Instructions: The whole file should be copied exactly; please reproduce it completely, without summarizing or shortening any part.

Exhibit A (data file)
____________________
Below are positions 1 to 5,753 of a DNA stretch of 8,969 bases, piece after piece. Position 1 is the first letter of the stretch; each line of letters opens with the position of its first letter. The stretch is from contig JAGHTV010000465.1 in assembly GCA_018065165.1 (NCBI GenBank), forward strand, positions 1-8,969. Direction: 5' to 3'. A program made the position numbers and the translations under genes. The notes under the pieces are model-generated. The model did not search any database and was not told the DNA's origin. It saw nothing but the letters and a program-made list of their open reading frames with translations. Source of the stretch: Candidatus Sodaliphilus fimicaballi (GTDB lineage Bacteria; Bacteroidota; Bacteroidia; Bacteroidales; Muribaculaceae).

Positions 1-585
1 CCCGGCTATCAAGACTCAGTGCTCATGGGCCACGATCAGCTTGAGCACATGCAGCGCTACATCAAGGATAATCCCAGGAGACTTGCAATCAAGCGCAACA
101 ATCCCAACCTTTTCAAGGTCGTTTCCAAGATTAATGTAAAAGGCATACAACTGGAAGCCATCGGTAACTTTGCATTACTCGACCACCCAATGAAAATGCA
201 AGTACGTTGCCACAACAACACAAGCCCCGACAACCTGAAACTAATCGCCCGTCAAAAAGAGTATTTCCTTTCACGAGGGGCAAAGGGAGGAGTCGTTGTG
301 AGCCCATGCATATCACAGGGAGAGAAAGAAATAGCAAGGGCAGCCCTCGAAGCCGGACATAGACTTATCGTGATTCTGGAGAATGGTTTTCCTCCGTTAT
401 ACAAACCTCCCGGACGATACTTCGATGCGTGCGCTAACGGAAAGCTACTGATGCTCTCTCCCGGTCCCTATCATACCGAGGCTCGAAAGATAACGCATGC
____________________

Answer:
Below are positions 1 to 5,753 of a DNA stretch of 8,969 bases, piece after piece. Position 1 is the first letter of the stretch; each line of letters opens with the position of its first letter. The stretch is from contig JAGHTV010000465.1 in assembly GCA_018065165.1 (NCBI GenBank), forward strand, positions 1-8,969. Direction: 5' to 3'. A program made the position numbers and the translations under genes. The notes under the pieces are model-generated. The model did not search any database and was not told the DNA's origin. It saw nothing but the letters and a program-made list of their open reading frames with translations. Source of the stretch: Candidatus Sodaliphilus fimicaballi (GTDB lineage Bacteria; Bacteroidota; Bacteroidia; Bacteroidales; Muribaculaceae).

Positions 1-585
1 CCCGGCTATCAAGACTCAGTGCTCATGGGCCACGATCAGCTTGAGCACATGCAGCGCTACATCAAGGATAATCCCAGGAGACTTGCAATCAAGCGCAACA
101 ATCCCAACCTTTTCAAGGTCGTTTCCAAGATTAATGTAAAAGGCATACAACTGGAAGCCATCGGTAACTTTGCATTACTCGACCACCCAATGAAAATGCA
201 AGTACGTTGCCACAACAACACAAGCCCCGACAACCTGAAACTAATCGCCCGTCAAAAAGAGTATTTCCTTTCACGAGGGGCAAAGGGAGGAGTCGTTGTG
301 AGCCCATGCATATCACAGGGAGAGAAAGAAATAGCAAGGGCAGCCCTCGAAGCCGGACATAGACTTATCGTGATTCTGGAGAATGGTTTTCCTCCGTTAT
401 ACAAACCTCCCGGACGATACTTCGATGCGTGCGCTAACGGAAAGCTACTGATGCTCTCTCCCGGTCCCTATCATACCGAGGCTCGAAAGATAACGCATGC